Clara Amit and Zila Sagiv/Israel Antiquities Authority

‘En Hatzeva’s excavators found 75 cultic objects, including these pottery vessels, in a pit close to a late Iron Age fortress (seventh-sixth centuries B.C.E.). Covering the pit were large ashlars (hewn stones), probably taken from a nearby shrine. Since every piece from each vessel has been recovered—allowing them to be completely restored—the objects were evidently thrown intact into the pit and then crushed by the ashlars.

The most unusual objects in the collection are three anthropomorphic cult stands (upper left of photo). Like the other objects in the pit—limestone altars, cylindrical cult stands, chalices, cup-shaped incense burners, clay shovels—these human-shaped stands were probably used to make offerings at the shrine. But unlike the other objects, of which similar types have been found at numerous sites in ancient Israel, the anthropomorphic stands are uniquely Edomite; the only similar stands found so far are from the Edomite site of Qitmit.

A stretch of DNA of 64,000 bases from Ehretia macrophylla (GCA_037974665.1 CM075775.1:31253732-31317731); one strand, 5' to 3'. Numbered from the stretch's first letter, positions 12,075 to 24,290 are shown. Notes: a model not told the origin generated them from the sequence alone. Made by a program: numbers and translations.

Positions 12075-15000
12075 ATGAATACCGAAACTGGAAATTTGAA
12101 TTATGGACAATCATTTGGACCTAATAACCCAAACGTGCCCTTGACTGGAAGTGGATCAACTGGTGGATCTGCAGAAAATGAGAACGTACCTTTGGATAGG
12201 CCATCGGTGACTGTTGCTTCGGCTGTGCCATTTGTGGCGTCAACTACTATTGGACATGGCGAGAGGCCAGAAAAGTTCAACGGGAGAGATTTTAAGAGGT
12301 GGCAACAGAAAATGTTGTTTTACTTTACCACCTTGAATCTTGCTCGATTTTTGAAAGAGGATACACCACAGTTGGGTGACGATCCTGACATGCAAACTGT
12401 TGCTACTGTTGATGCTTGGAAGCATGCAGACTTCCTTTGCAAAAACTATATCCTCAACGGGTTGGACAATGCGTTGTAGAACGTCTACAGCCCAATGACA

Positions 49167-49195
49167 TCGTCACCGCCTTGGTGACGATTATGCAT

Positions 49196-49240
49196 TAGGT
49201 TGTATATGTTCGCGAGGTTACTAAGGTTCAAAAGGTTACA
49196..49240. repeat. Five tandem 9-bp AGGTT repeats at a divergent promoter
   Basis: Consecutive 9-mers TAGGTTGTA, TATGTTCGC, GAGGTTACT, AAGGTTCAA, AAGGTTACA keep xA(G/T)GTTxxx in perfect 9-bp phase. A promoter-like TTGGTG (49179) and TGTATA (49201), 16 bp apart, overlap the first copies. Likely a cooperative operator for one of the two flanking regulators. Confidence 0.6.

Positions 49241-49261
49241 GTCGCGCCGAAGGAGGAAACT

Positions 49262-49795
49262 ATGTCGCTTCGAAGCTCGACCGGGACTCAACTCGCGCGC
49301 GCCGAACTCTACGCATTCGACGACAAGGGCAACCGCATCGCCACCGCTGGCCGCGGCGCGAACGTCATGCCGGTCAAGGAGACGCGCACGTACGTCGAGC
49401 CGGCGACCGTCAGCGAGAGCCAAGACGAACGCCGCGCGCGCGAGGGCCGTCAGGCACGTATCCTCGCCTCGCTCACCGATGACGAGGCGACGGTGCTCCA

That the shrine and its cultic objects are Edomite helps to explain their sudden destruction: This idolatrous shrine may have been leveled during the Judahite king Josiah’s religious reform in the late seventh century B.C.E.